What’s the best opportunity or experience you’ve had where coffee played a leading role? Coffee has introduced me to so many amazing people. I’ve met writers, producers, musicians, stylists, marketing geniuses. I’ve met them all and each conversation was simply started with the same passion in mind, coffee.

Thanks Lisa for sharing some of your Chi-town coffee secrets with us, and creating a place to laud all of the talented and hard-working coffee lovers out there.

Check out Mugshot Monday and Abe’s Market

posted by on 10.04.2010, under Interviews, Misc.

Best Coffee in Oslo, Norway


Two weeks ago Tim Wendelboe won the Nordic Roaster Competition for the third year in a row. A few days earlier, I stood in his shop drinking two of the very best cups of coffee I’ve ever had.

I began with a double shot of Tim’s signature espresso. It was smooth, sweet and pleasantly bright. More wine, less citrus and the sweetness lingered quite a bit. I followed the shot with a cup of Mugaga Kenya, recommended by Chris who was working the bar. Mugaga is a large cooperative in Nyeri, Kenya that I’d never heard of until now, and Chris described the roast as being much lighter than anything American roasters sell. I’m not sure if he was referring to mainstream coffee like Starbucks, or including the micro roasters as well, but it was interesting to know.

The simplest way to describe Mugaga is a buttered bowl of juicy berries. So smooth and sweet, I’d never had a cup of coffee remotely close to it. My girlfriend, who admittedly hates coffee, was adamant in consuming more than her share. Rightfully so. It’s a fantastic coffee—the coffee that won the Nordic Roaster Competition.

Before we left, I had one more item I needed to try. The famed Hacienda La Esmeralda—which claimed the record breaking price of $170/lb at this years Best of Panama auction—was calling my name. Chris brewed it up with a Chemex as a few guests in town for the upcoming Nordic Barista Cup wandered in.

The space was cozy, tucked away on a corner of a residential block, not far from a bustling park surrounded by restaurants and cafes. The roaster sat front and center of the shop, while a door tucked away behind it led to a sterile, but high-tech looking lab where classes and cuppings take place. As the Hacienda was served, I took my time to absorb the aroma. It was very tea-like, most likely because of the floral array of jasmine and honey floating from the cup. I took my first sip of what had once been called “god in a cup” and thought, “man, that Mugaga was really good.”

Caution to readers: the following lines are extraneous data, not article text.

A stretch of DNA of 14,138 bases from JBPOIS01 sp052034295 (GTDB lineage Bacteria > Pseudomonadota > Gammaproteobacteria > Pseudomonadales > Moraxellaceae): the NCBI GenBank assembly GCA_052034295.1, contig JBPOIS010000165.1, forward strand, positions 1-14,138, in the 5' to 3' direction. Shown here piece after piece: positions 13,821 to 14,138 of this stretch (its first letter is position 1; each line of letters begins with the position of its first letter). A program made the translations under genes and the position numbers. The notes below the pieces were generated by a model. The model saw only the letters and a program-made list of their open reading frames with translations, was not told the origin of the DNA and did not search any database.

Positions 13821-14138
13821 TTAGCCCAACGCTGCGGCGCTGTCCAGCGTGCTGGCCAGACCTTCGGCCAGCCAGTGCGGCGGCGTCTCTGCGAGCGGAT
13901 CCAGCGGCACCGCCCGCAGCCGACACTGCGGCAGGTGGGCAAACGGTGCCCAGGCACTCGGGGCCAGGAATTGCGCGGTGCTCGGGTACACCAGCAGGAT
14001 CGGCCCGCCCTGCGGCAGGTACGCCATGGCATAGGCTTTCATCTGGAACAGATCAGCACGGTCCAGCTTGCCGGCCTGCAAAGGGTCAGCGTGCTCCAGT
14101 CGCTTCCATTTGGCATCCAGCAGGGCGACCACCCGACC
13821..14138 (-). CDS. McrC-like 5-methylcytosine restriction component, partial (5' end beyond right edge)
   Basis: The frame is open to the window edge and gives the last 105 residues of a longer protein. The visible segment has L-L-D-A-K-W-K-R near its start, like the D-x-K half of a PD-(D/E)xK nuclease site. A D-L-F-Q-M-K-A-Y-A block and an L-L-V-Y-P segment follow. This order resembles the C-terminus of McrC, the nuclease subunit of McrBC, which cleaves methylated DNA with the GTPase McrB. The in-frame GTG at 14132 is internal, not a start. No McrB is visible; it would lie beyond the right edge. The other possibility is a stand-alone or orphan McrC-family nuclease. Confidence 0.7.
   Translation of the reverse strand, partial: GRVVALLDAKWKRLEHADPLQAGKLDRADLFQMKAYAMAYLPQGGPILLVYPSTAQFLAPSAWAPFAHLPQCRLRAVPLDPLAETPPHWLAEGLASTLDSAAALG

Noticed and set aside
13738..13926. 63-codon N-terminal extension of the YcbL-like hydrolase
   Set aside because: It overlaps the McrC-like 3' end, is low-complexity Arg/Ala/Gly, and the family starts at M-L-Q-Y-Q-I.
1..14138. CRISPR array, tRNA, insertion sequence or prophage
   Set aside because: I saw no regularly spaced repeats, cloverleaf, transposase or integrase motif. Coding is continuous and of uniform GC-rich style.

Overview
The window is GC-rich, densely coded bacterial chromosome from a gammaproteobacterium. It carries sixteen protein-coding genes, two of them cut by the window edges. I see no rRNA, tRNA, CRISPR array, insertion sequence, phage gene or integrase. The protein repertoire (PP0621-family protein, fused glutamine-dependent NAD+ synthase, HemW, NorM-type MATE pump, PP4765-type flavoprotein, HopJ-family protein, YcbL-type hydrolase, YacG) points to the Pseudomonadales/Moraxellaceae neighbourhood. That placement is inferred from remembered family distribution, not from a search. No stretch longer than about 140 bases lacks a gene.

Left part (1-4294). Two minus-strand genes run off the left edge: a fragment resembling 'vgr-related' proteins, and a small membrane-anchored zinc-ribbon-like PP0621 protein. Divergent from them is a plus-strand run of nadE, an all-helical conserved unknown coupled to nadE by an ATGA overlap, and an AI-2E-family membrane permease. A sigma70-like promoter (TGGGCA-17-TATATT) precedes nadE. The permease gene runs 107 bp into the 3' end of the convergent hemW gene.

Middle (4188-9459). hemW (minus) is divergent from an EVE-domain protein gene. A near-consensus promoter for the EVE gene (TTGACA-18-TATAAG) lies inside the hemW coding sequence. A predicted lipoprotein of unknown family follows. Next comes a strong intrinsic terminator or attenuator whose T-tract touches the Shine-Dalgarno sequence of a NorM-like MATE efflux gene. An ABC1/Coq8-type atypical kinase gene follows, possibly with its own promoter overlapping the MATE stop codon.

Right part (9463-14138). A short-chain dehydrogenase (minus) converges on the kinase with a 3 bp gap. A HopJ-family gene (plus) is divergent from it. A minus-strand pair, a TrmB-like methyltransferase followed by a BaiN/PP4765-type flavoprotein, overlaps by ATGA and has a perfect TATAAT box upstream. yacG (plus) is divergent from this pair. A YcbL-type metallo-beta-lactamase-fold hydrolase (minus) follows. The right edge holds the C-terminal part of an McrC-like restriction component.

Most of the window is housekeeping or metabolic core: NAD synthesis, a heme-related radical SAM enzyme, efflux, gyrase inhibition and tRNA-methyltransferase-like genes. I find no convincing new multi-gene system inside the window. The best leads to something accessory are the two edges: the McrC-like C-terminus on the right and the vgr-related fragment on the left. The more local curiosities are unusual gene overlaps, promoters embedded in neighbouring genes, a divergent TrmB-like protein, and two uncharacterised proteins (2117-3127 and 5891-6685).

Not to down play a deliciously sweet and lively cup of coffee, it was very good—one of the best—and better than the following two cups of Hacienda I had at Stockfleth’s and in Copenhagen. But I guess I expected more for the price it demands and the hype it’s claimed. It could be that I was so overwhelmed by the Mugaga, which was a tough act to follow, that I didn’t give it the attention I should have. Either way, it was still fantastic.

Tim’s was definitely the highlight of my time in Oslo. However, I had a pleasant cup that morning at Fuglen (The Bird), but found the evironment a little too much like a stranger’s living room that I wasn’t really supposed to be in. Their espresso machine was also down, which left me with what they already had brewed.

On my last morning, I stopped by Stockfleth’s which has a few locations around Oslo. I had my second cup of Hacienda La Esmeralda here, brewed with an AeroPress, which seems to be the preferred single-cup brewing method in Scandinavia. Though it was good, it must have been roasted darker than Tim’s and lost some of the liveliness and transparency in the body that I experienced previously. I should have taken the opportunity to try one of their offerings from Solberg & Hansen.

Oslo was great and had exceptional coffee in far more places than other cities I visited. I would have loved to stay a couple more days if it weren’t so expensive! Next time.

posted by on 10.02.2010, under Coffee Touring, Recommended Roasters



Because it’s Robocop…and it’s a cup! Love this.

Robocup on Threadless

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posted by on 10.01.2010, under Design, Products